I was shocked by her plans, though. The order she'd chosen was the Sisters of Life, based in New York. What she hadn't wanted to tell me was that, by today's standards, this order was cloistered. These aren't the kind of nuns who are nurses and teachers, interacting with people in the world, the ones who have access to technology and cars and other conveniences of lay people.
This is decidedly not how the Sisters of Life operate. No phones, except the communal landline. No television. No internet. No personal possessions outside the allotted amount. No car, no personal schedule, and communal living. They go out as a group, and they work, live, and pray as a group. Visits home are limited, and visitors are regulated to scheduled times during the year. As a 19-year-old struggling with my own big life decision, I was totally taken aback.

But Laura loved it. The Sisters of Life was the epitome of her dream job and soulmate. She had one visit and that was it; she was going. Her determination didn't shorten the application process, which I was thankful for. She had to finish her college degree, go through rounds of interviews, get recommendation letters, go on retreats, and then get a physical and psychological evaluation. As usual, Laura passed with flying colors. By the middle of our senior year, that was it: her after-graduation plans were becoming a nun.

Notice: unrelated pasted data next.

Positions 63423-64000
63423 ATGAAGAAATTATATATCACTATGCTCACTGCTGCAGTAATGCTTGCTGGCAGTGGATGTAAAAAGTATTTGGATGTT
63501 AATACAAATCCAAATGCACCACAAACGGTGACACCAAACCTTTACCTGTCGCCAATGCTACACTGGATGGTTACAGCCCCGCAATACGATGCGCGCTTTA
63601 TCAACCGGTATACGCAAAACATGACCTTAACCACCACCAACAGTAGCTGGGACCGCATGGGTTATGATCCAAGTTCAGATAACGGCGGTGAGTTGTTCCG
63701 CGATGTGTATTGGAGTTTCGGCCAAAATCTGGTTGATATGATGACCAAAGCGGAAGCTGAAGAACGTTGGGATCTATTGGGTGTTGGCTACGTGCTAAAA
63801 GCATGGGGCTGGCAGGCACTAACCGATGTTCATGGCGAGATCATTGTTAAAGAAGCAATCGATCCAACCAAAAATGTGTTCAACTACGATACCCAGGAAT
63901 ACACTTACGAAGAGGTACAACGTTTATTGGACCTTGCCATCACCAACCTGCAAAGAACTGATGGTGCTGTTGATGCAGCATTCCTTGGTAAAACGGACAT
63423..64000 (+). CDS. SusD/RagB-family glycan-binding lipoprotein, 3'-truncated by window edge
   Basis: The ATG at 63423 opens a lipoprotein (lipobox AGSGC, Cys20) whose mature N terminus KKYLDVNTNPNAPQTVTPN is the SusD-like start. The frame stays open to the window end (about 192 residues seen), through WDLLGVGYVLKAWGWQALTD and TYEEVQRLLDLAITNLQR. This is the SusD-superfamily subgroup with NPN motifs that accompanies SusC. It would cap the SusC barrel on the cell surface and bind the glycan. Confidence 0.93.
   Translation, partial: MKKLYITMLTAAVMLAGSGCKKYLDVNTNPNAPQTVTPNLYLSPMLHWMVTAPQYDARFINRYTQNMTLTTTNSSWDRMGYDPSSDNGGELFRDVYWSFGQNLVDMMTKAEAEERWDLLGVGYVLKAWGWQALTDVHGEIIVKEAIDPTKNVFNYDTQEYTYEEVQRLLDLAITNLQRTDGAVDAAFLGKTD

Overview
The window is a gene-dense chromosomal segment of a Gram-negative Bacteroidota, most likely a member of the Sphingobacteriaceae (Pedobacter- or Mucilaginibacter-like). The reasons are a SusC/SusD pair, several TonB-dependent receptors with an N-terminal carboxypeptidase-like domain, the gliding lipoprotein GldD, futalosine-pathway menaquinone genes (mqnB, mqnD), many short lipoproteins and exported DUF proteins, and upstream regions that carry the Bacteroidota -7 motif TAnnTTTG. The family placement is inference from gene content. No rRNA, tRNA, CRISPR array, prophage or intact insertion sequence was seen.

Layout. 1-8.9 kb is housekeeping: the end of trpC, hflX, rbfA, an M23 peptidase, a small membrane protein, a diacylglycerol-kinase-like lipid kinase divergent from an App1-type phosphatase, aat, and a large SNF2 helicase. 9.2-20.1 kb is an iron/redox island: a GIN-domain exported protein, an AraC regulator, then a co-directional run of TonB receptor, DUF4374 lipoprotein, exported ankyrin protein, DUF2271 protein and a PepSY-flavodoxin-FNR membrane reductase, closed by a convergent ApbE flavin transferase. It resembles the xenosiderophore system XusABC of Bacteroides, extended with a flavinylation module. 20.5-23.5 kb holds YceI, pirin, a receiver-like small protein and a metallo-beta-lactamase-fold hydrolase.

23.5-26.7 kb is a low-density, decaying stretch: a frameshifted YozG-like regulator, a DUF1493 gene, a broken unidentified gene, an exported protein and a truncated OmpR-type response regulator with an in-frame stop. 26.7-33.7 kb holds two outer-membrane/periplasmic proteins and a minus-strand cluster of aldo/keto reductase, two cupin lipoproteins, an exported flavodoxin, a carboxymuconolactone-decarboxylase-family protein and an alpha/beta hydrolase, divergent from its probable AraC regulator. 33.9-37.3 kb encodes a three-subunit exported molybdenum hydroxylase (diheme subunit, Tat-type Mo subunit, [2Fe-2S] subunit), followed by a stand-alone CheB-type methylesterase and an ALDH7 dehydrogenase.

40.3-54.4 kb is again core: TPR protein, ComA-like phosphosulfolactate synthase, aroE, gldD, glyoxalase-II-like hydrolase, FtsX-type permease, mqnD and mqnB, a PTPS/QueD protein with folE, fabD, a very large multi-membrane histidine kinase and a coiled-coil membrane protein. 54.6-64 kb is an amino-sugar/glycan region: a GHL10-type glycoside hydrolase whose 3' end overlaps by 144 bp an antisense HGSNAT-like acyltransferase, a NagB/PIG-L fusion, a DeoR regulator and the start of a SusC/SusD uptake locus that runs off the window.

By the time that day came around, I had been asked a hundred thousand questions by a dozen different people, most of whom had no business asking. I gave them a stock answer: It's her decision and I'm supporting it. That was the truth; I did my best to be completely supportive of every step. I was there when she told people, I was there to make sure the insensitive people got an earful, I was there especially when she had doubts and fears she couldn't voice to anyone else. Any sign of indecision on her part provoked either ridicule or a stream of alternatives from friends and family. I just patted her hand, told her she would be fine, and that she absolutely was not "wasting her life and talent."

That isn't to say I was thrilled at the prospect of her decision. It was hard to imagine your bestie away from the phone on internet or basically any method of communicating with you for long stretches at a time. But it got better. It got easier. I got over myself and realized that the distance would be like most of my long distance friendships. We would survive it as friends.

So we graduated again, and went our separate ways for the summer. I had classes to finish up and a job. She had a family to spend time with and people to see before she left. She'd brought up the idea of me coming to New York with her and her family once or twice before she left. They were planning a week-long trip to spend some quality touristy time with her before the entrance ceremony. I wasn't sold. I was still struggling. I didn't know if I could do it. But I suppose even when I insisted to my mother that I was categorically incapable of going with, that I really knew I was inevitably going to end up there, in the Bronx, standing on the sidewalk while she hugged her parents goodbye, and watching her walk back into the convent in her postulant outfit.